Discussion in 'Computer Corner' started by trike lady, Apr 20, 2015.

  1. trike lady

    trike lady Junior Member

    Has anyone here used Ubuntu? I've had a number of people say it is better than Windows.
  2. Bodeen

    Bodeen Well-Known Member Staff Member Moderator Contributor

    Just the name of it scares me! :bigsmiley21:
  3. jwquinn

    jwquinn Member

    I've used it through version 10. It's ok, and you can do a lot of things with it. It's very secure and almost virus proof. You can write and create documents using Open Office, manage files, and most other tasks. It can be buggy though, so make sure that if you install it that you have all the necessary drivers.
    It can be downloaded and installed on a CD or DVD. You can then run it from a Windows machine, boot from the CD/DVD and do sort of a test run without having to install it on your hard drive. It'll run from your CD/DVD drive. Check out Ubuntu's web site for all the details!
  4. Dan.1977P

    Dan.1977P Active Member

    Keep in mind everything I'm saying is from experience trying to help people who aren't geeks with computer science degrees. I don't want to start any flame wars because Linux is so much more secure or usable for a small segment of our population.

    Yes, I've used most derivations of Linux/Unix and even had my own distribution for a while. I'm a die hard Linux fan and wouldn't normally recommend it unless you are a geek or a software developer. None of them are nearly as user friendly as Windows or Mac and getting support as a layperson is almost impossible. Open office is there and is a great app but I can't count the number of times my wife was upset with me because she didn't have 'real' office. I eventually relented and installed Office for Mac but you won't even have that option if you go the Linux route.

    More people know and understand windows than mac or linux so your community base will be broader. Linux is always being evolved, which means constant changes and frequent bugs if you stay up to date. (That could be a wash compared to windows but refer to previous point on getting help to those issues.) More fully featured apps are available and supported by other organizations. At some point, your doc created by OpenOffice will not be compatible with someone else's genuine office install and will cause issues. Same goes for a lot of different apps.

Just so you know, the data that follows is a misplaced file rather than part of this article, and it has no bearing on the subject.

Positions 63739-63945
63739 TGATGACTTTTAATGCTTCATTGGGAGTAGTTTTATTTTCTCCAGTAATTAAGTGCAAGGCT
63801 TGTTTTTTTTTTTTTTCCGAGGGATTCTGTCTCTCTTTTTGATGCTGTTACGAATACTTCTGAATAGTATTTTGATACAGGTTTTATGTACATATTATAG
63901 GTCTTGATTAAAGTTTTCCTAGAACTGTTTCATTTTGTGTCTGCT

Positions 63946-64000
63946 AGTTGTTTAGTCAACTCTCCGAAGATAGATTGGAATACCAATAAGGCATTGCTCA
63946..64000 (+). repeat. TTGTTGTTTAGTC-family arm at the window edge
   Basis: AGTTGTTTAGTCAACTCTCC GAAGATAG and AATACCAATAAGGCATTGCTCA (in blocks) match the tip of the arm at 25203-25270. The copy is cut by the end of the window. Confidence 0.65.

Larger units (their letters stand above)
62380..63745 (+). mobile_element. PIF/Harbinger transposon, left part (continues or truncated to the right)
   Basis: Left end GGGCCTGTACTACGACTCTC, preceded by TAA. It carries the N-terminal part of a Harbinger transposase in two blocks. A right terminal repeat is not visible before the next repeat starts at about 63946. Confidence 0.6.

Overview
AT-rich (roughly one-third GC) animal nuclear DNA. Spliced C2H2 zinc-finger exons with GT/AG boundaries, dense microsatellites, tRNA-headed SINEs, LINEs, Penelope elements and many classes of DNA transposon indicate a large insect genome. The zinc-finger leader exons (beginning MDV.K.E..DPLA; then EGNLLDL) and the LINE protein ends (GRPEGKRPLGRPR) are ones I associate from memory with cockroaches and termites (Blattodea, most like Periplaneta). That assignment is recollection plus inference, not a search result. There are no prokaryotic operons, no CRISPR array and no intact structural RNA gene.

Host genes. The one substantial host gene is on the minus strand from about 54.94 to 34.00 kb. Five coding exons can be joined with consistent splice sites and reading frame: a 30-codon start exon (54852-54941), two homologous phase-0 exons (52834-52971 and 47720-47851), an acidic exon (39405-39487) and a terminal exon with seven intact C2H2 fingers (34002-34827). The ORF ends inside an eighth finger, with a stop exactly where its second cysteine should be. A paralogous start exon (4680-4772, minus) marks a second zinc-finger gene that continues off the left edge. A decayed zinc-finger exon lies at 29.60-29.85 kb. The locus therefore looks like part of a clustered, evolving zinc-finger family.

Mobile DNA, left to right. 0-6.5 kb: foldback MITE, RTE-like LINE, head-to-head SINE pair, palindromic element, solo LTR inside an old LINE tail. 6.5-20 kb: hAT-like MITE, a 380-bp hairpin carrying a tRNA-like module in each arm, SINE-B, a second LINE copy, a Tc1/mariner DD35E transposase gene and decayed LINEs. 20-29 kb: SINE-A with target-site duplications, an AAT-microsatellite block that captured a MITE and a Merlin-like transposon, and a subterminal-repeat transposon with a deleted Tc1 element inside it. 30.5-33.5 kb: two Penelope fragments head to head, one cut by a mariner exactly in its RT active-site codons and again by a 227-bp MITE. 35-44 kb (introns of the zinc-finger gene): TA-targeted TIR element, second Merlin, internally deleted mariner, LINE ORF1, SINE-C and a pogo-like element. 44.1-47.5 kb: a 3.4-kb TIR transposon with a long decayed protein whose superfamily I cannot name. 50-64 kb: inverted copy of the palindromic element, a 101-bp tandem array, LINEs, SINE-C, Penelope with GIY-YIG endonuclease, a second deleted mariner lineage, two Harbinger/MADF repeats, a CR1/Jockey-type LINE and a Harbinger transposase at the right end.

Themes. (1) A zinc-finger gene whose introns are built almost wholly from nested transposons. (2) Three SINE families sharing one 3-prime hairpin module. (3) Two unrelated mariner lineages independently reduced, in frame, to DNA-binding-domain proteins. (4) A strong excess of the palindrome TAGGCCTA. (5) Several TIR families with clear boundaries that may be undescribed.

The last issue, and most important for some of us: You can't play Grand Theft Auto or most current generation video games on Linux. If you ever have an inkling to play anything newer than SimCity 2000, you will need to rethink using Linux.

    Take my opinion for what it is, an opinion but know that its based on about 20 years of trying to support non-geek friends and family using windows, mac and the eventual linux install.
    Last edited by a moderator: Apr 20, 2015
  5. cagless

    cagless New Member

    Dan.1977p I also support your opinion, Ubuntu (and other linux dist.) may have their strengths, but still is not for non-geek users for all the reasons you stated and I will add one.

    There is still a lot of hardware add-ons not supported, typically only hardware that the linux followers like, even those can have interesting support, as sometimes linux coders tend to implement code as they feel should operate, not always per specifications. That is not intended as a negative comment about linux, as that is also one of linux strengths, "approved specifications" are not always the correct way to go.

    My background might even go back farther, as I started well before Windows. There has been times I installed linux and thought that is was the best choice for the application, but that was when there was full trained support available for the user base and that base was typically rather small.
  6. trike lady

    trike lady Junior Member

    Thank you for the replies I appreciate it. I may give it a try as a stand alone on its own DVD and see what its like.
  7. CRCKR

    CRCKR Active Member Contributor

    Don't forget that you can boot it up into a LiveCD and test run it before installing it. Ubuntu has brought the Linux desktop platform to the mainstream and they do a really good job of it. There will be things that you will miss...some programs will run under "WINE" which allows Windows programs to run on Linux machines.

    As with most things, riding included, there will be a learning curve to navigate as you become more comfortable and proficient!